So you have the players of that faction coming up with ideas about how to use it and initially it looks more powerful, but as time goes on people come up with counters and the whole thing settles back down.

In August of 2009 it may look like the new codex is more powerful, and in the odd case that may be so but not by design.

But if you took that same codex and played it in 2013 it wouldn't seem any better or worse than any other codex released between the start of whatever edition that was and 2013.

"I love the ever hopeful outlook, that after seven previous rules editions and supplement cycles over thirty some odd years of Bleeped text poor rules…..this one is going to be the good one."

I think GW has made some great rules over the years. Warmaster, 3rd edition 40K, Space Hulk, Age of Sigmar, Necrodmunda and on and on. I'm not sold on 8th edition yet, I have only played 4 games of it so far, but it could be there.

It is certainly not "sub par tripe." The rules are great at allowing me to have a fun time with my friends. As far as their intent in writing them I'm sure it is to sell models, what else could it be?

But as far as I'm concerned their primary purpose is to have fun and they do a fantastic job of that as well.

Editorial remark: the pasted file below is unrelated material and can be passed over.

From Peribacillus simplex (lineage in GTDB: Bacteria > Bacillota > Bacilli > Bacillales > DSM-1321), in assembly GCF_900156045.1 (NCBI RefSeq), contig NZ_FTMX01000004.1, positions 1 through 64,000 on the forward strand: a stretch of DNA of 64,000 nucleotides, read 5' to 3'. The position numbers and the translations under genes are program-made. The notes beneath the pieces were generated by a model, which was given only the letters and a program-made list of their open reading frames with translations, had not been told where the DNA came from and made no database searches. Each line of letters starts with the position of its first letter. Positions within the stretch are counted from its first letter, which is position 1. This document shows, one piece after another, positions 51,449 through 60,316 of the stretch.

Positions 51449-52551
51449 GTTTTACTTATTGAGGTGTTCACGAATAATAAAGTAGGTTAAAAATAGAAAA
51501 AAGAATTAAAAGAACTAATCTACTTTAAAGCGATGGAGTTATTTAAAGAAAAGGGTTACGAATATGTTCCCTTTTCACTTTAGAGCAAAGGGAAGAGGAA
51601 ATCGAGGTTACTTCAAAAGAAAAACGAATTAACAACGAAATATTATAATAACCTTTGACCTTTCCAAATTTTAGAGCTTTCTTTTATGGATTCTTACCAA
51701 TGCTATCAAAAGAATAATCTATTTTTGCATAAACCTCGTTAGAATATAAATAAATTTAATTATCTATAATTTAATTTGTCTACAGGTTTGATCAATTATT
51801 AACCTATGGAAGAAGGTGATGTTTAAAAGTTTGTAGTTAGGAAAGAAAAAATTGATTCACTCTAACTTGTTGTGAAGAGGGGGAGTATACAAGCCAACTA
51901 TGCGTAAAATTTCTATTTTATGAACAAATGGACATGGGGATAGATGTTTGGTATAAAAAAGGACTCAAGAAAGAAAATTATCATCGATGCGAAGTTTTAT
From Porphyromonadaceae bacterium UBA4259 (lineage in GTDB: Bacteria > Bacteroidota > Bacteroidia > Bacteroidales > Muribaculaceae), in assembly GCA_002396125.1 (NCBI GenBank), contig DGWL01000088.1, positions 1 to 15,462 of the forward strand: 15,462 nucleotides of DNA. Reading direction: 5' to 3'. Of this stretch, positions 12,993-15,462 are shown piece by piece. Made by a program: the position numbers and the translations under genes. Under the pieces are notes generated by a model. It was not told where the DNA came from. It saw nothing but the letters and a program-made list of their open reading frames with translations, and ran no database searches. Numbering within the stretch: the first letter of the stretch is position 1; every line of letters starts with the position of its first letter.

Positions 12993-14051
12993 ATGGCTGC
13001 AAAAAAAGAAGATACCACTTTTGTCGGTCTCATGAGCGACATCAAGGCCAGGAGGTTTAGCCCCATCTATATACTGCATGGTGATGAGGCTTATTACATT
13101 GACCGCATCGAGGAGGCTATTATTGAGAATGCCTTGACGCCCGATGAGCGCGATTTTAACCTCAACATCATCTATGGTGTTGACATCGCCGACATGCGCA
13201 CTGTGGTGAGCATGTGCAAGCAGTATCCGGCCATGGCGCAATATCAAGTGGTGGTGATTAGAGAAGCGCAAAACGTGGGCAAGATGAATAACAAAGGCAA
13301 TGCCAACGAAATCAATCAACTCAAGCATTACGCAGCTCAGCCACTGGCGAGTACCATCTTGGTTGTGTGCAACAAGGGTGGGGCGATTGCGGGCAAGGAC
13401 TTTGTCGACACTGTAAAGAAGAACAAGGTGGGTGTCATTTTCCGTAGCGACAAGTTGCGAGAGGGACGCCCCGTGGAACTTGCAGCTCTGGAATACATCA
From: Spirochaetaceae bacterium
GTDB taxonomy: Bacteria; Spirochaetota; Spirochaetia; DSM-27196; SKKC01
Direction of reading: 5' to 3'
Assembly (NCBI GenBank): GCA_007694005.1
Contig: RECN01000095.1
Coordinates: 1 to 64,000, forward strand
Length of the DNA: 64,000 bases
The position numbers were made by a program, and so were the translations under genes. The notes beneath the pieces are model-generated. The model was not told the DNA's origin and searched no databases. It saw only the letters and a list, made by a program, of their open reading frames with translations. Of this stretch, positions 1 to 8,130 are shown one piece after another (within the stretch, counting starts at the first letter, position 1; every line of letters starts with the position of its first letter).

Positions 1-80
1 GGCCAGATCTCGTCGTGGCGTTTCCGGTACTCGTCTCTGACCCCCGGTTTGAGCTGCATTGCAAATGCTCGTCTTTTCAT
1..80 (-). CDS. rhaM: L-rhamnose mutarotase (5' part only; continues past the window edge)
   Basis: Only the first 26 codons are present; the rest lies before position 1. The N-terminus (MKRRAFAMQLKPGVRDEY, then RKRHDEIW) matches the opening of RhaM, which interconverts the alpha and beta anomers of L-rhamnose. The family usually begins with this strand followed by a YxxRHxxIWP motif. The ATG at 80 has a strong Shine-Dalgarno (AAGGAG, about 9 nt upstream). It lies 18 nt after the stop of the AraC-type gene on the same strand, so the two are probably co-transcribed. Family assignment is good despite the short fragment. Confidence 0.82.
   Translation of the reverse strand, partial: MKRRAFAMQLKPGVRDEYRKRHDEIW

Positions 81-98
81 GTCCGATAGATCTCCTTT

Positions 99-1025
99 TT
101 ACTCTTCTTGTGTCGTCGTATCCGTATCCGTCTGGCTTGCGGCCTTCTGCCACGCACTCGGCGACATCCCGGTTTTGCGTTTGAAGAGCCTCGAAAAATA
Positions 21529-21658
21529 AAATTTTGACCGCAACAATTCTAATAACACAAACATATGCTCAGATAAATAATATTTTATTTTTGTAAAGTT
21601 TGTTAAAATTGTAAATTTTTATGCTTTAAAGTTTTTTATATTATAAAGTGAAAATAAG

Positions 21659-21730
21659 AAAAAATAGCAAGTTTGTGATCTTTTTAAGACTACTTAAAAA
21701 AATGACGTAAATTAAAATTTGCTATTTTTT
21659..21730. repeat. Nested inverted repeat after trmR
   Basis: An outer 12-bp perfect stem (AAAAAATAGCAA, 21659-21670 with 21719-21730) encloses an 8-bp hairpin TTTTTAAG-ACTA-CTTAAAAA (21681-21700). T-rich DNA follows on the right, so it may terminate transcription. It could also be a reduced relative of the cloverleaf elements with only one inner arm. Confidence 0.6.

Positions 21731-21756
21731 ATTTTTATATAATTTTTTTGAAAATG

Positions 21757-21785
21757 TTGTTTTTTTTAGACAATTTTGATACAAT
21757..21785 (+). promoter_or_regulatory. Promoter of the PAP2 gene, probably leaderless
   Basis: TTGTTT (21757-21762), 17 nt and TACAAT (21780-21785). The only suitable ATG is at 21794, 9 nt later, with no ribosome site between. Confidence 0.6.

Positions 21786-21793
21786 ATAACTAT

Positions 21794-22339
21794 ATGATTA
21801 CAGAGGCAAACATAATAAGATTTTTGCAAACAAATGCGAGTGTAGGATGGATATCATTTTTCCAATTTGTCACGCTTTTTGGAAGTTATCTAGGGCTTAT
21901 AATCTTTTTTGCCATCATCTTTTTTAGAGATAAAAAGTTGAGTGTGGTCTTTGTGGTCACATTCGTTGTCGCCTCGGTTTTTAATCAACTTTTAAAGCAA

We played SW:A all night last night at historicon and people were having a great time.

That is all that really matters.

28mm Fanatik13 Jul 2017 6:27 a.m. PST

Codex creep is not a myth. The article linked in the OP put it quite well and with some humor: The uber formations and "Decurions" (formations within formations) prevalent in 7th edition in the newer codices are increasingly powerful with their special abilities, exceptions and USR's. And to add insult to injury, they're cheaper in points cost. It's an escalating spiral.

Part of the reason for this is that GW is selling these formations and Decurions in box sets, and to incentivize people to buy them had to make them really powerful. It's business.

This makes the earlier codices relatively weaker and weaker. The Necron codex (as the OP's article correctly argued) broke 7th edition. The Tyranids and Orks have not been competitive for a long time. Clearly, 8th edition is called for to redress the faction imbalances.

Now that formations and decurions are gone in 8th, the people who bought them probably have more models than they need in games, but that's not a bad thing.

Mithmee Supporting Member of TMP13 Jul 2017 12:17 p.m. PST

So-called "Codex Creep" is a myth and has never been true.

This was totally true and GW did it on purpose since it would drive sales.

New Codexes ended up being far better than older Codexes.

28mm Fanatik13 Jul 2017 1:59 p.m. PST

Regardless of codex creep, fun can still be had playing the game. Since only the math-hammer min-max power gamers who can't stand losing are the ones most likely to take advantage of the latest and greatest armies with their new powered-up codices, just stay away from them and play with like-minded individuals who play for fun and keep their armies within the background and spirit of the game.

It's not so much what you play but whom you play with.